Strauss-Kahn: As Sleazy as the IMF in General

Since the embattled former head of the International Monetary Fund (IMF), Dominique Strauss-Kahn, occupies the headlines with some consistency as of late, it seems as good a time as any to note the perfectly legal crimes the IMF perpetrates daily. Without at all trivializing the unspeakable crimes Strauss-Kahn stands accused of, market anarchists regard the official acts of the IMF itself with similar disgust.

Established by the world’s most powerful states as an agency of empire, the IMF is an inflationary machine designed to make cash all too accessible for the West’s corporate titans. The White Mountains of New Hampshire are the radix of the IMF, having hosted the Bretton Woods conference of nations in the wake of World War II. That summit, conceived to reconfigure the global financial system for the demands of the post-War framework, positioned the United States as a global hegemonic authority.

If America’s corporate neocolonialism was to function, then the “developed” world would need an effective way to funnel money to its new outposts, the countries that would host its subsidiaries and sweatshops. The loans, of course, were — and have ever since been — channeled to infrastructure projects that dilute currencies and cheat the taxpaying common man to benefit a handful of oligarchs.

Like the Federal Reserve System on the domestic level, the International Monetary Fund and its companion, the World Bank, are the ruling class’s counterfeiting mechanisms. As Murray Rothbard trenchantly observed of such counterfeit bank notes, they are not neutrally and uniformly conferred on society at large. Rather, Rothbard contended, “those who get the money early in this ripple process benefit at the expense of those who get it late or not at all.”

Tin pot dictatorships the world over have used the Bretton Woods institutions as an ATM to line the pockets of elites and lay the groundwork for the Western state capitalism. In return, all the American imperialists and their collaborators in Europe have asked is for a bit of prime real estate on which to site their military compounds, and submissive compliance whenever a new “free trade” agreement comes around.

The Third World’s isolated elites have happily and predictably obliged them. The standard apologetics for the specious, corporate variant of “free trade” argue that the professed goals of the IMF — something like aiding the development of global markets—are not in themselves the problem.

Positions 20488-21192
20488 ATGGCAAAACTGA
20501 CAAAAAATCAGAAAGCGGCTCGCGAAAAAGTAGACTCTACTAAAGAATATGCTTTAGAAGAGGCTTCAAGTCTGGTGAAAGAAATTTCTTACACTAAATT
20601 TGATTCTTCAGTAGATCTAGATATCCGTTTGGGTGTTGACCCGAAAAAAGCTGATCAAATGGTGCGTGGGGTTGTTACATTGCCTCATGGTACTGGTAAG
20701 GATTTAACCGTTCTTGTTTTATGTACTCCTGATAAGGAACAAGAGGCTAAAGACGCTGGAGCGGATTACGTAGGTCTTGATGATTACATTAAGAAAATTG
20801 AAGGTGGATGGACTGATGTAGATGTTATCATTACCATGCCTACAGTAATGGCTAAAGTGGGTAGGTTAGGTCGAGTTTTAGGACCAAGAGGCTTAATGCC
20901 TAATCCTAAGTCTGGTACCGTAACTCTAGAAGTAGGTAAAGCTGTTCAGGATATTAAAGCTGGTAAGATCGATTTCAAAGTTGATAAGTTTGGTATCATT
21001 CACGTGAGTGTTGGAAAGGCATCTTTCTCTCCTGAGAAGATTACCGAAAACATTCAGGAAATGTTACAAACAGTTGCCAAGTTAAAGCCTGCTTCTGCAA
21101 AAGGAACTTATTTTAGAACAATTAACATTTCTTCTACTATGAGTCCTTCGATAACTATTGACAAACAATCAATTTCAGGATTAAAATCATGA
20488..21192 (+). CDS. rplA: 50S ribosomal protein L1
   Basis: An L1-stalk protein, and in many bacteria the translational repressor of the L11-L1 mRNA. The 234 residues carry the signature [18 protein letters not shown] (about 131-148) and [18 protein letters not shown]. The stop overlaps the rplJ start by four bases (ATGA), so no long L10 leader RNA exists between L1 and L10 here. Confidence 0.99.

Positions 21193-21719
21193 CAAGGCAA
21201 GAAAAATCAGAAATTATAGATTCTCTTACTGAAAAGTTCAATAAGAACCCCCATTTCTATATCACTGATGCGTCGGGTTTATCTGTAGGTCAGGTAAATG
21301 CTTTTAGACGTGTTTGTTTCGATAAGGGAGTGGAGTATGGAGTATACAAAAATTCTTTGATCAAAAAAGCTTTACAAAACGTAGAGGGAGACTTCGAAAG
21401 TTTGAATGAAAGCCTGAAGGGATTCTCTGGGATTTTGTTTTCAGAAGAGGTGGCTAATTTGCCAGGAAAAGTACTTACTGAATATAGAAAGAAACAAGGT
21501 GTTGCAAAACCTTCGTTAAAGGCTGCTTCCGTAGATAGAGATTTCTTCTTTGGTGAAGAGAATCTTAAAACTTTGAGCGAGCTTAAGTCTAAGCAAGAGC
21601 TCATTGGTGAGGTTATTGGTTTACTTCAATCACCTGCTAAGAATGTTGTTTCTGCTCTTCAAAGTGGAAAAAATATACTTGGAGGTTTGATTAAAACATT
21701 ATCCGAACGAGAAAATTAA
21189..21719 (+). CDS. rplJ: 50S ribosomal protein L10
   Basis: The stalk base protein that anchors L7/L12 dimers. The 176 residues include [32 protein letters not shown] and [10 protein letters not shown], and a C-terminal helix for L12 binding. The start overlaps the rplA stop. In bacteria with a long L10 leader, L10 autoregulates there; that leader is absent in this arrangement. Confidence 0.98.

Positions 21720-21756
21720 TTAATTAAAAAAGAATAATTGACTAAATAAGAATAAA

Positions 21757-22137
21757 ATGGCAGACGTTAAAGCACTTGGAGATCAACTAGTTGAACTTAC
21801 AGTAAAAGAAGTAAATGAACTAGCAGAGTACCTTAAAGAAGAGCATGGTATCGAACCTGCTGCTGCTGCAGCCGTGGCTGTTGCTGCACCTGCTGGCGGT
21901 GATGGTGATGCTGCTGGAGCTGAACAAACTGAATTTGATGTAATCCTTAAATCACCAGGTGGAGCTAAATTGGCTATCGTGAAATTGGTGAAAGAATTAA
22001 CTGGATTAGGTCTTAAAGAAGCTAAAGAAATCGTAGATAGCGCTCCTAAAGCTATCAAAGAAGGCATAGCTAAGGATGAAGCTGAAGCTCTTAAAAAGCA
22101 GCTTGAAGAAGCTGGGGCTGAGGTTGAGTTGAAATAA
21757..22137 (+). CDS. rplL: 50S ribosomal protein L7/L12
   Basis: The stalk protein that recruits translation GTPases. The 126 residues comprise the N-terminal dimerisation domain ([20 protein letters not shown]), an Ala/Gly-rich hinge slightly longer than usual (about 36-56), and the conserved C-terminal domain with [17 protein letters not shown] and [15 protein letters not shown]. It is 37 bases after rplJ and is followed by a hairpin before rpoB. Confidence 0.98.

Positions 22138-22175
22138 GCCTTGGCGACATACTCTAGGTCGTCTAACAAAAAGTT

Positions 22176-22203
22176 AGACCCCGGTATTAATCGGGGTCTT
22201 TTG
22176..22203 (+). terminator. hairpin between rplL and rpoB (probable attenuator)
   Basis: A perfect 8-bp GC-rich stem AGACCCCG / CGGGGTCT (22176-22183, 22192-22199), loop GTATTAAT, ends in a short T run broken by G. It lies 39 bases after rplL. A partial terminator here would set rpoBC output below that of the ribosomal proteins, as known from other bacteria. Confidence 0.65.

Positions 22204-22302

These arguments suggest that the developing world’s governments just need a more central role in decision-making, that Western multinational corporations are today too dominant in the process through which IMF and World Bank funds are dispersed. What these well-meaning critics fail to comprehend, however, is that the relationship between corporate and state power is not inverse, but symbiotic — they grow in tandem.

Vehicles of corporate welfare such as the IMF and the World Bank, among many, many others, are hallmarks of state domination of the economy. Today’s business giants depend completely on active fraud by governments against their own citizens. Their conceptions of “development” give short shrift to the living conditions of people in the “developing” countries.

The corrupt governments of the weak countries are no different from those of the Western powers, caring little for ideas of national self-direction as long as they’re cozy in the lap of luxury. Genuine free markets — real free trade between individual producers — function opposite the state capitalist system represented by the Bretton Woods system and its corporate welfarism.

True deregulation and freedom empowers those in the economy who actually carry the weight. For these people, bank credit and favors are not so easy to come by. When you consider Strauss-Kahn’s flashy, sleazy lifestyle, consider also the unsavory policies of these hallowed institutions that have become symbols of global faux “free enterprise.”

Consider that they don’t at all represent free markets, but instead a corrupt game of upward redistribution. And, upon consideration, perhaps you will conclude that the entirety of the IMF belongs behind bars.

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